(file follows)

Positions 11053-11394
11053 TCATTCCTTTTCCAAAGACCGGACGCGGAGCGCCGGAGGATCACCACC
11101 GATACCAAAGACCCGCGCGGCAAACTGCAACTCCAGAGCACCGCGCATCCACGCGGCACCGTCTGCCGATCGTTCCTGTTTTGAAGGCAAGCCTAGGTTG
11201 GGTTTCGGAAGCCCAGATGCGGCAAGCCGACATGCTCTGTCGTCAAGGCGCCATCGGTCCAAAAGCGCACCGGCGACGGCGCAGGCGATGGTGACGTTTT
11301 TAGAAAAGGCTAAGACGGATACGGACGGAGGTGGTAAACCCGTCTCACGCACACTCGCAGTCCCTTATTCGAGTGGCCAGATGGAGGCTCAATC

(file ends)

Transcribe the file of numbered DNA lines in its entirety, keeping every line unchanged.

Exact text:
Positions 11053-11394
11053 TCATTCCTTTTCCAAAGACCGGACGCGGAGCGCCGGAGGATCACCACC
11101 GATACCAAAGACCCGCGCGGCAAACTGCAACTCCAGAGCACCGCGCATCCACGCGGCACCGTCTGCCGATCGTTCCTGTTTTGAAGGCAAGCCTAGGTTG
11201 GGTTTCGGAAGCCCAGATGCGGCAAGCCGACATGCTCTGTCGTCAAGGCGCCATCGGTCCAAAAGCGCACCGGCGACGGCGCAGGCGATGGTGACGTTTT
11301 TAGAAAAGGCTAAGACGGATACGGACGGAGGTGGTAAACCCGTCTCACGCACACTCGCAGTCCCTTATTCGAGTGGCCAGATGGAGGCTCAATC